Friday, December 20, 2013

The Land Northward – Part V

Continuing with the article we ran across on the internet and decided it would make a good posting based on the numerous errors and misstatements it contained.The comments are from the article, the responses from us:    
    Comment: “In 3 Nephi 6:2, after defeating the robbers, the phrases 'on the north' and 'on the south' are general phrases that encompass more area than the land northward and the land southward”
    Response: The entire statement is: “And it came to pass that they had not eaten up all their provisions; therefore they did take with them all that they had not devoured, of all their grain of every kind, and their gold, and their silver, and all their precious things, and they did return to their own lands and their possessions, both on the north and on the south, both on the land northward and on the land southward.”
Now, on the north and on the south are not general phrases, but places within the Land Southward, telling us that the Nephites returned to their homes in the Land Southward (between blue arrows), both in the north and the south (red arrows). The reason for this is simple--in the Nephite nation, there were two divisions of land, the Land Southward, where most of their history takes place, and the Land Northward, which evidently was not opened to settlement until the last century B.C. (Helaman 3:3). Now, within their major homeland, the Land Southward, there were two divisions--the Land North and the Land South, divided by the narrow strip of wilderness that separated the Land of Zarahemla and the Land of Nephi. While we may not, the Nephites thought of these two areas as separate areas within the Land Southward, and so referred to them as such from time to time.
    We might recall, as an example, that when Captain Moroni made his title of liberty, he: “poured out his soul to God, he named all the land which was south of the land Desolation, yea, and in fine, all the land, both on the north and on the south—A chosen land, and the land of liberty” (Alma 46:17). That is, he referred to the Land Southward, and within that, the land on the north and on the south. We see this stated more clearly with “And it came to pass that they became exceedingly rich, both the Lamanites and the Nephites; and they did have an exceeding plenty of gold, and of silver, and of all manner of precious metals, both in the land south and in the land north” (Helaman 6:9).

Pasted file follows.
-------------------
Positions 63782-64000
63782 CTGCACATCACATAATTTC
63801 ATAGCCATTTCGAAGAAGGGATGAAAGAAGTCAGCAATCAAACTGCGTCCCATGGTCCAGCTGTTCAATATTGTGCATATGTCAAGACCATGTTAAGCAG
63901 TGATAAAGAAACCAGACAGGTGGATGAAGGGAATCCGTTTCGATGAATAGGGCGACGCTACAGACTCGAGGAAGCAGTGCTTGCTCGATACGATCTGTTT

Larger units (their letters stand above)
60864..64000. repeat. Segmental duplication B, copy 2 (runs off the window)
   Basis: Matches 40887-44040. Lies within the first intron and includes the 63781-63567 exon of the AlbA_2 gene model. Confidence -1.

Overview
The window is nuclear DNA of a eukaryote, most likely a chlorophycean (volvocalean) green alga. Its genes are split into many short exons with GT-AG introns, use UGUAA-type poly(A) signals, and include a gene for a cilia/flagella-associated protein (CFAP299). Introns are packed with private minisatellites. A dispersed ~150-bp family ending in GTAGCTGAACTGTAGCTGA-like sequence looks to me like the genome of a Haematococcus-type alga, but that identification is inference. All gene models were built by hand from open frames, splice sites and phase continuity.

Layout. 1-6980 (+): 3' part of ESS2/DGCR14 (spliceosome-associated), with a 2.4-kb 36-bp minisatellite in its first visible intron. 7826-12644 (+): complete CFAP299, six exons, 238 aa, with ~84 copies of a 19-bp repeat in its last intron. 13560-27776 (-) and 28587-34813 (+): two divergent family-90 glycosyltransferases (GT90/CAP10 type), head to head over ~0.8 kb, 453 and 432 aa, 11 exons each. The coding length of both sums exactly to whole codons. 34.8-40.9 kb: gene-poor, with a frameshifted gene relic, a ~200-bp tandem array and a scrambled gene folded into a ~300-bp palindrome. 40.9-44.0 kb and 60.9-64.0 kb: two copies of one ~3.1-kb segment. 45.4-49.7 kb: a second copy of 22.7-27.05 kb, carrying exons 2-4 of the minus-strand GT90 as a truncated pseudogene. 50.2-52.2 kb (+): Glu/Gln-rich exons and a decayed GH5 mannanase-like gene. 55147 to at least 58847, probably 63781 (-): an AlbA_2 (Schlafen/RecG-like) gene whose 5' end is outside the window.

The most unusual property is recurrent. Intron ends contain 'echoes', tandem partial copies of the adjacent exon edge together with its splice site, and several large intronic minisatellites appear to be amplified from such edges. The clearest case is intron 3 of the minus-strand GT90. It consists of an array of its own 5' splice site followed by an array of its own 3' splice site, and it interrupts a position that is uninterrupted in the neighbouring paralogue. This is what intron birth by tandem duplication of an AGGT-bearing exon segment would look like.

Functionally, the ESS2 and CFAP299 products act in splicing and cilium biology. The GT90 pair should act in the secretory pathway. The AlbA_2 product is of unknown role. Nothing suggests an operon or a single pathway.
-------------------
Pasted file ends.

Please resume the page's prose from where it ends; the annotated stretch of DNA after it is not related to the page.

Finally, “Now the land south was called Lehi and the land north was called Mulek, which was after the son of Zedekiah; for the Lord did bring Mulek into the land north (blue arrow), and Lehi into the land south” (red arrow) (Helaman 6:10). Now, since Mulek (the people of Zarahemla) landed in the Land Southward (green and blue land areas), “And they journeyed in the wilderness, and were brought by the hand of the Lord across the great waters, into the land where Mosiah discovered them; and they had dwelt there from that time forth” (Omni 1:16), we see that this north and south division is only within the Land Southward. The division of this Land Southward, was at the narrow strip of wilderness, between the Land of Nephi, including the area of First Landing, and the Land of Zarahemla, including the Land of Bountiful and other minor lands mentioned in these lands.
    Comment: When Zemnarihah gave “command unto his people, that they should withdraw themselves from the siege, and march into the furthermost parts of the land, northward” (III NEPHI 4:23)—this is not a reference to the land northward.  The phrase 'parts of the land, northward' does not directly refer to the land northward, but to areas northward of the land southward and the one place.”